The Institute of Education Sciences’ National Center for Education Evaluation and Regional Assitance (that’s a mouthful!) released data on the breakdown of state allocation of the $787 billion American Recovery and Reinvestment Act. States received varying amounts, due to receipt of competitive grant funds, such as Race to the Top. The average per pupil funding for states receiving the most funds was $1,750, compared to $1,205 for the states receiving the lowest amount. A take-away from all these numbers is that overall, high-need school districts (those with the highest rates of child poverty and lowest student achievement) received more funding per pupil than districts doing better. Read Entire Post
In more pedestrian news is that thing happening in November. Remind me, I keep forgetting? Oh, right, the election! The Minnesota Post gives a nice comparison of Obama and Romney’s education platforms. That it to say, they summarize a lot of the same rhetoric coming from both sides. It seems Obama has adopted most of the traditionally Republican ideas on education, and not surprisingly, Romney agrees with a lot of it. Who ever thought we’d see the day where those two guys agreed on anything? Read Entire Post
The following post comes from Jeremy Macdonald, a 5th Grade Instructional Technology teacher at Mills Elementary in the Klamath Falls City Schools district in Klamath Falls Oregon.
Every year we ask our students to stretch themselves; to take risks; to try new things; to step outside their comfort zone. And every year we get frustrated when students are reluctant to do so. Failure is a natural part of the learning process (or cycle -- however you want to put it), and it can be intimidating to a lot of our students.
Learning needs to be modeled. The process needs to be evident each and every day in our classrooms. And that means that you and I, as educators, need to fail. We need to make mistakes. We need to ask for help. We need to be vulnerable, and most importantly, we need to actually learn something.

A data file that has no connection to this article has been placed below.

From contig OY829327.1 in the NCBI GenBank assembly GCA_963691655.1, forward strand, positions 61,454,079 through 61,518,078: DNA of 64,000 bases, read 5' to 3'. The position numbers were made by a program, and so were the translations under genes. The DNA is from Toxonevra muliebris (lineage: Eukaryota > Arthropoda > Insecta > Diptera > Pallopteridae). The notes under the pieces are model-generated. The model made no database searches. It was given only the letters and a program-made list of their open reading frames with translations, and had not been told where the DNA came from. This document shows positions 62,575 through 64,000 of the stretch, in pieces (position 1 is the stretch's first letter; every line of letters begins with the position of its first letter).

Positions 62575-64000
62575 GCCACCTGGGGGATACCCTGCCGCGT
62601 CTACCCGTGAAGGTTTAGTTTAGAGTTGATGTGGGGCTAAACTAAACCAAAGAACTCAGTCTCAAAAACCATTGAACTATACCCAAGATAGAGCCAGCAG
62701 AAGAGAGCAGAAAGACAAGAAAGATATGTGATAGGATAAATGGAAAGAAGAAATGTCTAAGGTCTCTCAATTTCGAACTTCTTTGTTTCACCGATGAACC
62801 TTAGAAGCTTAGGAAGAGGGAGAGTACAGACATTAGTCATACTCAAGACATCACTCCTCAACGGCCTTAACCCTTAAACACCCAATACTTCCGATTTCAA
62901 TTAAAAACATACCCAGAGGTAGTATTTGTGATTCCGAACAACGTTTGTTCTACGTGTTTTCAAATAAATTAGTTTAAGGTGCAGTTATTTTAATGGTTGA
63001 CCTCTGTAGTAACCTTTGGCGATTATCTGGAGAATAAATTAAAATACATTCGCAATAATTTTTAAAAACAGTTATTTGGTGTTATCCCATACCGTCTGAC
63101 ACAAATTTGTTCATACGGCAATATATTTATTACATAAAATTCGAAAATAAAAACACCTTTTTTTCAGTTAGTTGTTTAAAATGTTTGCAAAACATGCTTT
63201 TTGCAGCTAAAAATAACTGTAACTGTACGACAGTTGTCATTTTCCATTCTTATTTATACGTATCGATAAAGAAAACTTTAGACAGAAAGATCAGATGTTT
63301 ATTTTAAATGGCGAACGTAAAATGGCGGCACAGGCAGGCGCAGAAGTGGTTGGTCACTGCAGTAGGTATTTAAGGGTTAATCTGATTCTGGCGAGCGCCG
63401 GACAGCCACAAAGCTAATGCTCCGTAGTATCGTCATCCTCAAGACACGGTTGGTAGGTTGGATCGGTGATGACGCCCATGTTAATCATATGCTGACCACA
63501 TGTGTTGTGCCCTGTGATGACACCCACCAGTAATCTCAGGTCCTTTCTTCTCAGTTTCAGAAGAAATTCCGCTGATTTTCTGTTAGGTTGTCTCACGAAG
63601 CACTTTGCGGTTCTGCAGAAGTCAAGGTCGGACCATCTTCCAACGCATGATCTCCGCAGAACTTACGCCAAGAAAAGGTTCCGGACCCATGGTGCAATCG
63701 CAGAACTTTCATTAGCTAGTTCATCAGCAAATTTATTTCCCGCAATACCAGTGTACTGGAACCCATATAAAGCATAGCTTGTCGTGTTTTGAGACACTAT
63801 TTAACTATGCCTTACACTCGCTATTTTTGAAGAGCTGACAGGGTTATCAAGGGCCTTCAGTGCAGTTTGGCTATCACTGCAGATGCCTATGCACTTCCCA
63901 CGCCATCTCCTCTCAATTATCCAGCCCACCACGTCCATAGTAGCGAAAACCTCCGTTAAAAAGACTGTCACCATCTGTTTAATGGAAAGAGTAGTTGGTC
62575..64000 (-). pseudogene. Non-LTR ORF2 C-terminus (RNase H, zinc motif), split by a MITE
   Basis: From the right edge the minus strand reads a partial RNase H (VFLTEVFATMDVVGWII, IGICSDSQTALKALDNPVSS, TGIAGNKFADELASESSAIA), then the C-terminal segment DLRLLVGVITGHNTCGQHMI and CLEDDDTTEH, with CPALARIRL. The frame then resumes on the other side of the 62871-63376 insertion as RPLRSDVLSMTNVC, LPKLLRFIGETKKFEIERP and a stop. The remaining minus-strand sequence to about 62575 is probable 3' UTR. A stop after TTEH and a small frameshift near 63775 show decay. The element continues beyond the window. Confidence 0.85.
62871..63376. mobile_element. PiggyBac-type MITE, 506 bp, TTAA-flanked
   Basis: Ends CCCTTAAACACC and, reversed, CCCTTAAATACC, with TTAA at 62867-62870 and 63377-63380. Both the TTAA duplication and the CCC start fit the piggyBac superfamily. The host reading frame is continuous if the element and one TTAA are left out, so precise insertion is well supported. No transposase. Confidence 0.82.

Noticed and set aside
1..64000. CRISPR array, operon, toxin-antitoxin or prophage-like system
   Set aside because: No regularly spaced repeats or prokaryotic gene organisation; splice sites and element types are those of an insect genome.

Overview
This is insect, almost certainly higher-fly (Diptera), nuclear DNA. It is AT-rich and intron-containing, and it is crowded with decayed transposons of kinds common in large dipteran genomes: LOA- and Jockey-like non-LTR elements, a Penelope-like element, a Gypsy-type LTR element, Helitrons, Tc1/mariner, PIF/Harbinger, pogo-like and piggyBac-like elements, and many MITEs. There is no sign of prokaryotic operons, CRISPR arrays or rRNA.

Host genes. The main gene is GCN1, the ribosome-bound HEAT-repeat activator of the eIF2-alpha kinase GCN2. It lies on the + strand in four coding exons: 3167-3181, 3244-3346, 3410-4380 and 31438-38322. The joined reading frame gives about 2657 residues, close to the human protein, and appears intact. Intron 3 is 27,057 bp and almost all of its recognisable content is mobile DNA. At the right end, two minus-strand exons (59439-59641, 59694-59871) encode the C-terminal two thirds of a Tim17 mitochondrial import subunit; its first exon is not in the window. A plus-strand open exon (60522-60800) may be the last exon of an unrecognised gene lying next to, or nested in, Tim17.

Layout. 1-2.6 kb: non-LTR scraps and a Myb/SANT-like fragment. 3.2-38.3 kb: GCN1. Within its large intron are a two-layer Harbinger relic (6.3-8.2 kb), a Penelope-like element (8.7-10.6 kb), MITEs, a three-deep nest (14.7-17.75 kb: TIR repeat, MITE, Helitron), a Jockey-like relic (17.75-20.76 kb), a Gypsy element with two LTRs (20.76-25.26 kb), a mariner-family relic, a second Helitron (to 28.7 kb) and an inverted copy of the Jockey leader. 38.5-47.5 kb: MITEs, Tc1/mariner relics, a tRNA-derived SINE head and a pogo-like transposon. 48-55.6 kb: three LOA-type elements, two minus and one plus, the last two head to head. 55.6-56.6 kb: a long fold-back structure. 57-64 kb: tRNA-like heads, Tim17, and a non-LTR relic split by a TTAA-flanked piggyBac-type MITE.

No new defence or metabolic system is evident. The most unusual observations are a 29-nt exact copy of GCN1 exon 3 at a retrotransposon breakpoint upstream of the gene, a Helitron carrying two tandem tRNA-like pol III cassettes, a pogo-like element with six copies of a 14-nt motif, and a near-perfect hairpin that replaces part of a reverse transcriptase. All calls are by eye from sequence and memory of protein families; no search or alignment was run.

So here is what WE are going to do. Pick a tool -- new hardware (tablet, smartphone, laptop, clickers, etc) or a new app/software. Just one. Don't be an overachiever here. Keep it simple and keep it focused. The key, however, is that it has to be something new; something you are not familiar with; something you haven't used in class or used with students. If you need some ideas, look back at some of my previous posts.
Speaking of not doing so hot in school, SAT scores for the class of 2012 dominate education news this week. SAT reading scores are lowest since 1972; 57 percent did not score high enough to indicate college success. Part of the problem is the number of test takers: the SAT is down, and the ACT is up. Regardless of the causes, College Board President Gaston Caperton said, “When less than half of kids who want to go to college are prepared to do so, that system is failing.” Read more at the Washington Post. Read Entire Post
In his weekly blog Take Note, John Merrow, veteran education reporter for PBS and NPR and president of Learning Matters, a media production company, looks at the good, bad and the ugly of blended learning.
Merrow supports blended learning - a new educational methodology that incorporates technology with traditional classroom instruction, when skilled, dedicated teachers are at the helm of implementation.
“For blended learning to soar, teachers cannot be controlling the action, and they don’t have to,” Merrow notes. “They aren’t walking away, of course, but they are mentoring and monitoring and coaching, and sometimes instructing.”